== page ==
April 26, 2013 -- With the backing of County Executive Robert P. Astorino and the Board of Legislators, Westchester County on Friday went to court to block the Department of Housing and Urban Development from abusing its power by taking away $7.4 million that it had promised to Westchester two years ago, much of it for the county's neediest residents to prevent homelessness and foreclosures and to improve neighborhoods.

The papers served in federal court seek immediate injunctive relief to prevent HUD from giving away money allocated to Westchester County in 2011 to other communities around the country.

"HUD is not allowed to make up its own rules for this money," Astorino said. "Westchester is entitled to fairness and due process just like every other community in the country. What makes matters worse is that HUD is hurting the very people it claims it is always trying to help. This money is designated for some of Westchester's neediest residents including the homeless and those facing foreclosure. This is HUD behaving badly – both legally and morally – and the county, on a bi-partisan basis, is going to court to stop it."

HUD began withholding money from what is called Community Planning and Development, or CPD, funds two years ago in an effort to force Westchester County to go, in HUD's words, "beyond the four corners"  of the affordable housing settlement reached by former County Executive Andrew Spano and the federal government in 2009.

The county maintains that it is in full compliance with the settlement and that HUD has no right to make demands that go beyond the terms of the agreement. Much of the $7.4 million that HUD has refused to release to the county would go to municipalities not associated with the settlement.

The settlement calls for 750 units of affordable housing to be built in 31 so-called "eligible" or mostly white communities by the end of 2016 with $51.6 million of county funding. The county is ahead of schedule in meeting its goals with 305 units having financing in place and 110 units already occupied.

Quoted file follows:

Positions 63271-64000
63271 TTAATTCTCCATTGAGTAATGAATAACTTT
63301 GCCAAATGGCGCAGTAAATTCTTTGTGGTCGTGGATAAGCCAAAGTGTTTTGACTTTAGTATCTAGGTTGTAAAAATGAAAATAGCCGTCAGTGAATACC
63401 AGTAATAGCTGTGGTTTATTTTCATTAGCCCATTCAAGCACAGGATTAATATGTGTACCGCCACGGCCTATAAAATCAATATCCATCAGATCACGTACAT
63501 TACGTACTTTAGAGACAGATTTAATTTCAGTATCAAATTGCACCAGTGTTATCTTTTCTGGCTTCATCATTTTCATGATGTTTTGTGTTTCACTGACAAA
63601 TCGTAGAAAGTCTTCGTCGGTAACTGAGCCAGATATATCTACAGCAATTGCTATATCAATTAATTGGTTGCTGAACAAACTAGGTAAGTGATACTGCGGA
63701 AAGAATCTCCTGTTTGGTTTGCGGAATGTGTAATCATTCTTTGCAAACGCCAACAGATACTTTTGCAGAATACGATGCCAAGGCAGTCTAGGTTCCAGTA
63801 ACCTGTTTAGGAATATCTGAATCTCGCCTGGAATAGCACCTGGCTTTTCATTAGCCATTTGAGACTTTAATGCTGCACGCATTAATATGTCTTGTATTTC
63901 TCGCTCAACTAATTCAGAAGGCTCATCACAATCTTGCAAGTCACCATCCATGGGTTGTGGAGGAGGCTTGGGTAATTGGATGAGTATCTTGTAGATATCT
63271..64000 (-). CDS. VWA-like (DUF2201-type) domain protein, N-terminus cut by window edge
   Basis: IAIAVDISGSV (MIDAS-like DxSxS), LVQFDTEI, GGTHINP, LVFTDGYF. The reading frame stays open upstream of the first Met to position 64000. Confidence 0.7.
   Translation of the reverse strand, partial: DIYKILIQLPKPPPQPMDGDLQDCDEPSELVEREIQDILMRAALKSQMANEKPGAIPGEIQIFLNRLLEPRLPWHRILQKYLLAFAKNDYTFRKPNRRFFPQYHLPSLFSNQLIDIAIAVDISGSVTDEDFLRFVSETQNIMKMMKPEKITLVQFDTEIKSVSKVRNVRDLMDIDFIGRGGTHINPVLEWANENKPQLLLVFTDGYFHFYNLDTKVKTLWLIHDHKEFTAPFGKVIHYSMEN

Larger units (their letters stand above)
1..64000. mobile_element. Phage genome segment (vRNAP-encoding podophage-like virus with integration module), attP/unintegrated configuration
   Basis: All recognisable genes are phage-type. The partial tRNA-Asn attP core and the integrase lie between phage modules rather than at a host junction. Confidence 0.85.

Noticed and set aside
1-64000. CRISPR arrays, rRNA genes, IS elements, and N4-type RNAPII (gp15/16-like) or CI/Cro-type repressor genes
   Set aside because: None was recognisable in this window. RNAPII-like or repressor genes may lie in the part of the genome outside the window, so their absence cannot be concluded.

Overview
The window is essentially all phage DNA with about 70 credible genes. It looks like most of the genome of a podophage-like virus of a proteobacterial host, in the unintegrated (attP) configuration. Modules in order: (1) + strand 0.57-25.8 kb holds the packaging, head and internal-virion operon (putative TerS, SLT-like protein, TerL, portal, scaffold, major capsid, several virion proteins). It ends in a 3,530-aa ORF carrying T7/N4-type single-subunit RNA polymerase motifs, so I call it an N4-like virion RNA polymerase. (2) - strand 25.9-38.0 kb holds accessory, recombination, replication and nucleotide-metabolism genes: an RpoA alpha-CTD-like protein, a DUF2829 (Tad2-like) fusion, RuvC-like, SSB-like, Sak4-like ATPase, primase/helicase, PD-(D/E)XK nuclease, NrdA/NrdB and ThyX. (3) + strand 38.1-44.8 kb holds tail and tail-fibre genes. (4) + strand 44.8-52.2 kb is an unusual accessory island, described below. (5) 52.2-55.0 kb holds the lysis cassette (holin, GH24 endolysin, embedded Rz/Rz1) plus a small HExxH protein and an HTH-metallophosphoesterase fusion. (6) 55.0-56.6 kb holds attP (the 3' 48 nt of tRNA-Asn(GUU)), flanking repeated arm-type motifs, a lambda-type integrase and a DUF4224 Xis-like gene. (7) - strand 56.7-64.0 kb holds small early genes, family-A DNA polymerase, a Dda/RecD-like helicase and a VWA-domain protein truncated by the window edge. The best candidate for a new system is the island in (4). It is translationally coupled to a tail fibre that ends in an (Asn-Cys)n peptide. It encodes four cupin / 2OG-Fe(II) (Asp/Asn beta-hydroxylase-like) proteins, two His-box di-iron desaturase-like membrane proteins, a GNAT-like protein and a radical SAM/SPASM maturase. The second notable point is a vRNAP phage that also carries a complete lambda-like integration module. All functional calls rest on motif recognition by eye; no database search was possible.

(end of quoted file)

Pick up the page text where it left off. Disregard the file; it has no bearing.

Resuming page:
As further evidence of compliance, in response to HUD's most recent demand, the county has sent to HUD an update to a document called an AI or "analysis of impediments," which looks at potential obstacles to building fair and affordable housing, such as zoning.  

Under the settlement, the county must produce an AI that is acceptable to HUD. So far HUD has rejected all of the county's previous submissions, despite the fact that they have been far more comprehensive than any other AI ever produced for HUD by communities around the country.

One of the county's legal arguments is that every time it has submitted additional information to HUD, the agency does not comment except to say it is insufficient and then layers on additional demands with each rejection. The latest AI, submitted to HUD on Wednesday,  is 236 pages and includes a 74-page Action Plan and an additional 1,500 pages of supporting documents. HUD has routinely accepted AI's that have been much less detailed with Action Plans of only a couple of pages with little or no discussion of zoning.  (Link: )

"HUD has never demanded another entitlement grant applicant to satisfy such far-reaching and exhaustively time consuming corrective action to approve its AI," the county's lawsuit states. Accordingly, HUD has treated Westchester County "different" and the "treatment has occurred without a rational basis and is irrationally and wholly arbitrary."

 The impasse is over HUD's refusal to accept the conclusion of the county's exhaustive analysis that zoning in Westchester is not exclusionary based on race. To back up its conclusion, the county analyzed all 853 zoning districts in Westchester, across 31 criteria that produced 26,443 data points. In addition, John Nolon of  Pace University conducted a separate legal analysis that supports the county's conclusion. As more evidence that Westchester's zoning is not exclusionary, the county points to the fact that it would be impossible for the 31 communities in the settlement to be ahead of schedule in building affordable housing if their zoning codes excluded affordable housing.

 "HUD could not dispute the accuracy of the county's conclusions, nor could HUD demonstrate a single municipality in Westchester County that had a zoning ordinance with discriminatory or segregative impact," the lawsuit states. "As HUD could not legitimately dispute the conclusions reached by the county, HUD simply rejected the analysis, continuing to move the target beyond the county's reach."

The lawsuit also points out that HUD's own rules prevent it from applying new requirements to the disbursement of grants after they have been allocated and that the agency failed to give the county any chance to appeal.  "HUD [is] impermissibly using CPD funds to leverage compliance with its interpretation of the settlement," the lawsuit states. "This is an abuse of HUD's power under the statutes authorizing the granting of CPD funds, as none of those statues allow conditioning of funds."

Lawyers for the county are scheduled to appear before Judge Denise Cote at noon in federal court in Manhattan.